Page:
The importance of the second hairpin loop of cystatin C for proteinase binding. Characterization of the interaction of Trp-106 variants of the inhibitor with cysteine proteinases
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The single Trp of human cystatin C, Trp-106, is located in the second hairpin loop of the proteinase binding surface. Substitution of this residue by Gly markedly altered the spectroscopic changes accompanying papain binding and reduced the affinity for papain, actinidin, and cathepsins B and H by 300-900-fold. The decrease in affinity indicated that the side chain of Trp-106 contributes a similar free energy, -14 to -17 kJ·mol-1, to the binding to all four cysteine proteinases, corresponding to about 20-30% of the total binding energy. Replacement of Trp-106 by Phe led to a smaller (30-120-fold) decrease in affinity for the four enzymes than Gly substitution. The binding energy of the Phe residue corresponded to 20-45% of that of Trp, showing that a phenyl group can only partly substitute for the indole ring. The reduced affinities of the cystatin C Trp-106 variants for all proteinases studied were due almost exclusively to increased dissociation rate constants. The second hairpin loop thus contributes to the binding primarily by keeping cystatin C anchored to the proteinase once the complex has been formed. This role is partly in contrast to that of the N-terminal region, which increases the affinity of cystatin C for cathepsin B by increasing the association rate constant. Removal of the N-terminal region of the Trp-106Gly variant by proteolytic cleavage substantially weakened the binding to papain and cathepsin B. The resulting affinity indicated that the first hairpin loop (the "QVVAG-region"), which is the only region of the proteinase binding surface remaining intact in the truncated variant, contributes 40-60% of the total free energy of binding of cystatin C to both proteinases.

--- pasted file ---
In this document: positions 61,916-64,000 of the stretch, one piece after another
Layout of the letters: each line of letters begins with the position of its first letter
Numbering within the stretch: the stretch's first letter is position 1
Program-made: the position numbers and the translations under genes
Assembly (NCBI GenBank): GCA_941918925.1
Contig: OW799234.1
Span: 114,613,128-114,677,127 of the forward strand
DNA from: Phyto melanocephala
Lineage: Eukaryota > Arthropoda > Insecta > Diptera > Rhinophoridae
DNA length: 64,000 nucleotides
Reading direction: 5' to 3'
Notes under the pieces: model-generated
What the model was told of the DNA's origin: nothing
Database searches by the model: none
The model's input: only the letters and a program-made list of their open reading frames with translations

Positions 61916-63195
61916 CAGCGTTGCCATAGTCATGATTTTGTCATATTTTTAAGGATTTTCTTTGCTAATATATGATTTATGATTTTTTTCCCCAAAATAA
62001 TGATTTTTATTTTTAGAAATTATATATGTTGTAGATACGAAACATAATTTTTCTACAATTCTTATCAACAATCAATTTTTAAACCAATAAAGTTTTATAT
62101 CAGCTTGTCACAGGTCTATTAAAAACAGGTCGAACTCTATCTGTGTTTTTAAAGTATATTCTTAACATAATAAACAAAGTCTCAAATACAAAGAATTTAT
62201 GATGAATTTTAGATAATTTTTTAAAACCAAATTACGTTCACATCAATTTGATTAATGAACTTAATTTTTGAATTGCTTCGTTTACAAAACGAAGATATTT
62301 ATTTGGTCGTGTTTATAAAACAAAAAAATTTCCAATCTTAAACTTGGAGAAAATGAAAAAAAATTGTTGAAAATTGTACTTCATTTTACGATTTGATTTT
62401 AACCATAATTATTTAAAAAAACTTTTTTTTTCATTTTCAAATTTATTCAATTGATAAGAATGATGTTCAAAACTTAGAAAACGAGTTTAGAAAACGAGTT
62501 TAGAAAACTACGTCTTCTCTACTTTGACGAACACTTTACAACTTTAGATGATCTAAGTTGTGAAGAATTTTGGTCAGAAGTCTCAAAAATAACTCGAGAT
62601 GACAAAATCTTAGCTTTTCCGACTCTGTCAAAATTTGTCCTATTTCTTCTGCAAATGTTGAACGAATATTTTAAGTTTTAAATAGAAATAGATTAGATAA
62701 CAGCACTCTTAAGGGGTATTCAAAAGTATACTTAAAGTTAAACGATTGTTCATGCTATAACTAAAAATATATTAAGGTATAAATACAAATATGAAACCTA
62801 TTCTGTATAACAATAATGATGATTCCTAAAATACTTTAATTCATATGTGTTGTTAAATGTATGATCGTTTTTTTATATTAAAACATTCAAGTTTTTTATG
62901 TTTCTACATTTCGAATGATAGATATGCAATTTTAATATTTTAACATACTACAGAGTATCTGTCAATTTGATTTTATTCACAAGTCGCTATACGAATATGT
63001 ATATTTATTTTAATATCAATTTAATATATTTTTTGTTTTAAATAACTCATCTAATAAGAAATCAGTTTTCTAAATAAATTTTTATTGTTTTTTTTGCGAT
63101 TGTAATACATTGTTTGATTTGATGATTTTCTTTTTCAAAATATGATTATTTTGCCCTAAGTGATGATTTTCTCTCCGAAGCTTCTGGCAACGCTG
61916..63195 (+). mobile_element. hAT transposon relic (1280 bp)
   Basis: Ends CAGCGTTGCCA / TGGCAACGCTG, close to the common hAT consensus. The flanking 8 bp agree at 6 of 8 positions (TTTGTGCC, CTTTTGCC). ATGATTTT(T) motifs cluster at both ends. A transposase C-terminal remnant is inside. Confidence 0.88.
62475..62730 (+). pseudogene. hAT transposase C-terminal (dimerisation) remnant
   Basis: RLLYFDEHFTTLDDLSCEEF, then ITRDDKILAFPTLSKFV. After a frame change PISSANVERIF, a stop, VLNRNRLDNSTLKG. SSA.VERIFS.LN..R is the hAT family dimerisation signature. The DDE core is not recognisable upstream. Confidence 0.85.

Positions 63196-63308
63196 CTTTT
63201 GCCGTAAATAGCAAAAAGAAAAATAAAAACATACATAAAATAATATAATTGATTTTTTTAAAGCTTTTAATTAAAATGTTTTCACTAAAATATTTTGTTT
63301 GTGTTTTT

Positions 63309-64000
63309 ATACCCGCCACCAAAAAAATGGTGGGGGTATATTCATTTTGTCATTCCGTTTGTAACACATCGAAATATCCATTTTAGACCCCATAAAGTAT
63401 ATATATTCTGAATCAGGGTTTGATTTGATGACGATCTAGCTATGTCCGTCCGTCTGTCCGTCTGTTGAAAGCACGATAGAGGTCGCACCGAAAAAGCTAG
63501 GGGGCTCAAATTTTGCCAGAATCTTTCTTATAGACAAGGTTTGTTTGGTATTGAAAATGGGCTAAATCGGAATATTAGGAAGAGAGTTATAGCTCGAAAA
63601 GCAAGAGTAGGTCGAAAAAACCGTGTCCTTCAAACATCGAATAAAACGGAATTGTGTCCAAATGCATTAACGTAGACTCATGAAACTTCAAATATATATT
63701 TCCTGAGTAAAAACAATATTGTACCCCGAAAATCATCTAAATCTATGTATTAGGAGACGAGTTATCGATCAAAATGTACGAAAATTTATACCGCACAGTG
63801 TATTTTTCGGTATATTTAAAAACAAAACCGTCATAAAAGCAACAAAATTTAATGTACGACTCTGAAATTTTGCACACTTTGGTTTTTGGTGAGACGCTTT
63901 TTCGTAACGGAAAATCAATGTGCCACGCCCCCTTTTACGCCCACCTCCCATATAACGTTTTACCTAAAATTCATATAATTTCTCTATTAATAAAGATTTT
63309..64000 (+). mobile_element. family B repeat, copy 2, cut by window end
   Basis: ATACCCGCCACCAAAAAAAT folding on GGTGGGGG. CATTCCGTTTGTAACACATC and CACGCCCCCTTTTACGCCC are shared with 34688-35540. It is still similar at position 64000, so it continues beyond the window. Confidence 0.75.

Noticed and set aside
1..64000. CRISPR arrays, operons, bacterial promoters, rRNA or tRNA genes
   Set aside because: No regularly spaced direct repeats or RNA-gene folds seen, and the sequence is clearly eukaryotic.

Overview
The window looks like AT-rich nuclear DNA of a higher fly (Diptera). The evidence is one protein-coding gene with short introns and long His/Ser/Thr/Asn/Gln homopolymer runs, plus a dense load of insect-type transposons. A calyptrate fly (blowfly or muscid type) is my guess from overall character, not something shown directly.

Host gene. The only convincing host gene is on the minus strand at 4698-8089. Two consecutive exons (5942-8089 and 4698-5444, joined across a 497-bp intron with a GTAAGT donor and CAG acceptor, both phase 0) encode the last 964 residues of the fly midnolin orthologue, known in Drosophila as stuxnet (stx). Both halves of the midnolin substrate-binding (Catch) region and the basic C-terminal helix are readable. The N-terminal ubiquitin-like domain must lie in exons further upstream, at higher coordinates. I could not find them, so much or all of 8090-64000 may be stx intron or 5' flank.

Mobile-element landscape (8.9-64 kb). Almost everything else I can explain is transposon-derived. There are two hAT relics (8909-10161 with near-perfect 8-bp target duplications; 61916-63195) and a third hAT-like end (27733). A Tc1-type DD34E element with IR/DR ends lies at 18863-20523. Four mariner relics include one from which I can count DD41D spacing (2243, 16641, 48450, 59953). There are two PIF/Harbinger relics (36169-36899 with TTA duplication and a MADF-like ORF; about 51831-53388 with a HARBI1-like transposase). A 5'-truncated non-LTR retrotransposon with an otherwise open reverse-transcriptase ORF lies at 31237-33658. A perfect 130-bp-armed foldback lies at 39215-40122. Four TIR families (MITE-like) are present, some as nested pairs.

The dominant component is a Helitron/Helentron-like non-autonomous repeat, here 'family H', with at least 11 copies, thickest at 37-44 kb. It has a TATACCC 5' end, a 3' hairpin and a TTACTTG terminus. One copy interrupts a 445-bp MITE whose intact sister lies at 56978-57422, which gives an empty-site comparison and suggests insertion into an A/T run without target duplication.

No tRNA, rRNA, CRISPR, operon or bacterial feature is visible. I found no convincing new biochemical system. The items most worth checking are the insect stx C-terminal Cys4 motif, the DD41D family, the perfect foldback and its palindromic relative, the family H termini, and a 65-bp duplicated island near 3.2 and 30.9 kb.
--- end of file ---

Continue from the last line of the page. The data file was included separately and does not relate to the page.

|Enheter & grupper|
Ämnesklassifikation (UKÄ) – OBLIGATORISK
|Status||Published - 1996|
|Peer review utförd||Ja|